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21 March 2017 Editorial


21 MARCH 2017

Mandate for renewal

Heading into Assembly elections in Uttarakhand, the Bharatiya Janata Party had a clear edge after months of political turmoil in the State, that included a spell of President’s Rule and the Supreme Court’s intervention. Chief Minister Harish Rawat had sought to turn the elections into a referendum over the tribulations that his government was subjected to by both the BJP and its government at the Centre. At the same time, his government had struggled to defend itself against allegations of graft. In the event, the BJP managed to repeat its performance of the Lok Sabha election in 2014, when it won in all five parliamentary constituencies and led in 63 out of 70 Assembly segments. By winning 57 seats in the Assembly elections, the BJP has for the first time managed a decisive majority in a State that has traditionally returned close verdicts. By all indications, it reaped the benefit of anti-incumbency due to issues such as migration from the hills to the plains and out of Uttarakhand as well, lack of adequate employment opportunities and infrastructure, and persisting problems relating to the 2013 floods. In 2014, the BJP’s pitch on “development” received significant support and it has now promised to focus on the issue. Conversely, the Congress’s lament that it did not receive adequate Central support in both lood relief and reconstruction apart from developmental work in the State clearly found few takers among the voters, who simply chose the party in power at the Centre.

The Congress also made the mistake of limiting the election campaign to a personality contest centred on Mr. Rawat. Stung by the defection of many leaders to the BJP, especially from the Garhwal region, and faced with the formidable challenge of overcoming the popularity of Prime Minister Narendra Modi, the party came up short. The success of the BJP must also take into account the fact that 11 of its 57 MLAs are defectors from the Congress. By appointing Trivendra Singh Rawat as the Chief Minister instead of its hopeful former Chief Ministers, the BJP has sought to empower a loyal RSS hand who is close to party president Amit Shah and Mr. Modi. Despite the overwhelming majority for the party which should allow the new Chief Minister to concentrate on administrative tasks instead of constantly managing MLAs to defend narrow majorities in the House, he faces an uphill battle. Since the separation from Uttar Pradesh, Uttarakhand saw high economic growth till around 2012-13, justifying the bifurcation. But the floods had a devastating impact on its economy, and the long-time decline of the agrarian economy in the hills and the consequent migration of people to the plains have deepened the challenges facing the State. It will take a concerted effort to overcome them.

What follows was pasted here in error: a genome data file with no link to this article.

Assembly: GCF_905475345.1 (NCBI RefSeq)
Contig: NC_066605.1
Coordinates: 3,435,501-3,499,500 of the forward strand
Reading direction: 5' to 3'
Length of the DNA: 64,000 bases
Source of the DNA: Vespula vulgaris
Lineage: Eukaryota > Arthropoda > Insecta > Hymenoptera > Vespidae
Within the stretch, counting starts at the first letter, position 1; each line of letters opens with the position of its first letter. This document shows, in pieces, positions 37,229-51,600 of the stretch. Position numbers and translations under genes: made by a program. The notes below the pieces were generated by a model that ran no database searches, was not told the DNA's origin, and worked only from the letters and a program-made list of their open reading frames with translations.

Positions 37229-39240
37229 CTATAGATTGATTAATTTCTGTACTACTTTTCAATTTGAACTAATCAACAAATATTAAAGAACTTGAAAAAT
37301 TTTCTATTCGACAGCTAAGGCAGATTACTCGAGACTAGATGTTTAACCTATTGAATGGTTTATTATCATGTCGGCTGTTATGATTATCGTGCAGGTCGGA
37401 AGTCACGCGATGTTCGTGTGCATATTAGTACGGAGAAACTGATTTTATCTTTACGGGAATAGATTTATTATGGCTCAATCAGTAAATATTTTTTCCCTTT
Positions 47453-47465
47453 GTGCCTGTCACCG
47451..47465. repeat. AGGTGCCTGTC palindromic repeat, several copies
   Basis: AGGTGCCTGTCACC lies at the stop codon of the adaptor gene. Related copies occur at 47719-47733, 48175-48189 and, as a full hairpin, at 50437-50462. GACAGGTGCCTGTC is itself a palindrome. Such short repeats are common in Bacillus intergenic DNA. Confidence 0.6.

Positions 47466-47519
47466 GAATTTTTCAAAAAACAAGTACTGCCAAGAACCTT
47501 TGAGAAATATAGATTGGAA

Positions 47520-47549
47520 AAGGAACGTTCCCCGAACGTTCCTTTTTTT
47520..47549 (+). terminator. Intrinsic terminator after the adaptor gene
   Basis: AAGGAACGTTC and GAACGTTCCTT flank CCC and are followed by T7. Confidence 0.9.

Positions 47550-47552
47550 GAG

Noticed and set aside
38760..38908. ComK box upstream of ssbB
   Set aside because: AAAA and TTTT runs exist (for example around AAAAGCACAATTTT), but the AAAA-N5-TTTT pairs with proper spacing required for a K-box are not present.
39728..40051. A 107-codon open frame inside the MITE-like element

Pakistan’s headcount

Pakistan’s decision to launch a national census, after much delay, is a welcome step that would allow it to formulate realistic policies to address the challenges it faces. The data are critical as key federal decisions such as resource allocation for provinces and delimitation of electoral constituencies are taken based on demographic numbers. This would be the first census in 19 years. The government is supposed to do it every 10 years, but Pakistani authorities, under pressure from political parties and ethnic groups, have delayed the process. The Nawaz Sharif government actually moved into action after a Supreme Court order set a March deadline to start the process. The army has provided 200,000 personnel for security for the 70-day campaign. It is not difficult to see why traditional political parties and ethnic leaders oppose the data-gathering. Since the last census was conducted in 1998 by the second Sharif government, Pakistan has undergone major changes. There has been a massive influx of people into Sindh, while the population growth in Punjab is slowing down. But political parties in Sindh say many Sindhis in rural Sindh may not be counted as they do not have national identity cards. Punjabis fear the current edge they have in Pakistan’s politics on the strength of demographics may be diminished. In Balochistan, local political groups had demanded that the process be delayed till hundreds of thousands of Afghan refugees are returned to Afghanistan. The refugees have been excluded from the process following a ruling by the Baloch High Court. In Khyber Pakhtunkhwa, tribal groups have opposed the census citing reverse migration of locals and influx of Afghan refugees.

But such challenges will always be there, given the influence of ethnic groups and provincial satraps in Pakistani politics. What is more important for Islamabad is to not give in to pressure to delay critical administrative decisions. The census is not merely an exercise of counting heads. It provides information on key indicators such as population density, gender ratio, literacy rate, financial conditions and employment numbers. As the 19-year-old census data are obsolete, it is crucial for the government to obtain an updated picture of the country’s socio-economic composition to make the right policy choices. The government’s announcement that it will go ahead with the census, even if under pressure from the court, also suggests an increasing sense of confidence in Islamabad. Pakistan is going through a relatively stable phase, economically and politically. The Sharif government doesn’t face any existential challenge and is set to become the second elected government in Pakistan’s history to finish its full term next year. Economic growth has also picked up. This allows Mr. Sharif to take some risks for long term reforms. He should stay the course towards working out a realistic reallocation of resources and parliamentary seats to the provinces based on the new census data.

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